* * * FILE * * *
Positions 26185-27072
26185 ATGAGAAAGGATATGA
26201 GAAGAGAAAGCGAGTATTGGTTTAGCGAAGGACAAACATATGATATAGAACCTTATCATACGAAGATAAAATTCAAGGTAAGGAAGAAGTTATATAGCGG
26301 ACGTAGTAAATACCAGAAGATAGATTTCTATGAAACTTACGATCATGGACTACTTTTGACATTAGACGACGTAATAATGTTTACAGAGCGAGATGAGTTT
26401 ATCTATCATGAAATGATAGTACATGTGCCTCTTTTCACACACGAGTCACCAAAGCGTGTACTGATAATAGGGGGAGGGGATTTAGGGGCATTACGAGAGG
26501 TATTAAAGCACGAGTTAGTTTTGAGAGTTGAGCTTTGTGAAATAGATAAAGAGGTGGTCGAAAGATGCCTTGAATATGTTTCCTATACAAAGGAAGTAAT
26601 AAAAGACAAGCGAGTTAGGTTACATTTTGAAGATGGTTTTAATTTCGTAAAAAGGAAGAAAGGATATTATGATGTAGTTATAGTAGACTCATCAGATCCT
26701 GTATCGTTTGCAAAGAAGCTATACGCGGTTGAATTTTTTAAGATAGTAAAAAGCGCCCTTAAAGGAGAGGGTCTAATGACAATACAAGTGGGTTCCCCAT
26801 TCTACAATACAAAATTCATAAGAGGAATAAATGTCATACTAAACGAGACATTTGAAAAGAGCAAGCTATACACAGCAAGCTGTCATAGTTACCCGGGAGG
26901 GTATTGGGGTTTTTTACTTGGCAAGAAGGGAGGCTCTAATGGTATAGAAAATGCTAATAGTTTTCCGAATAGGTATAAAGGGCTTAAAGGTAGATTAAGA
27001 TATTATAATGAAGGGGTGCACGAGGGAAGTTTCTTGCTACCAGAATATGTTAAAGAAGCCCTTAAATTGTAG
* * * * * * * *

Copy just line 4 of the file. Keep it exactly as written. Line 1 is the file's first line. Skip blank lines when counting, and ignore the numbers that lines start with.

26301 ACGTAGTAAATACCAGAAGATAGATTTCTATGAAACTTACGATCATGGACTACTTTTGACATTAGACGACGTAATAATGTTTACAGAGCGAGATGAGTTT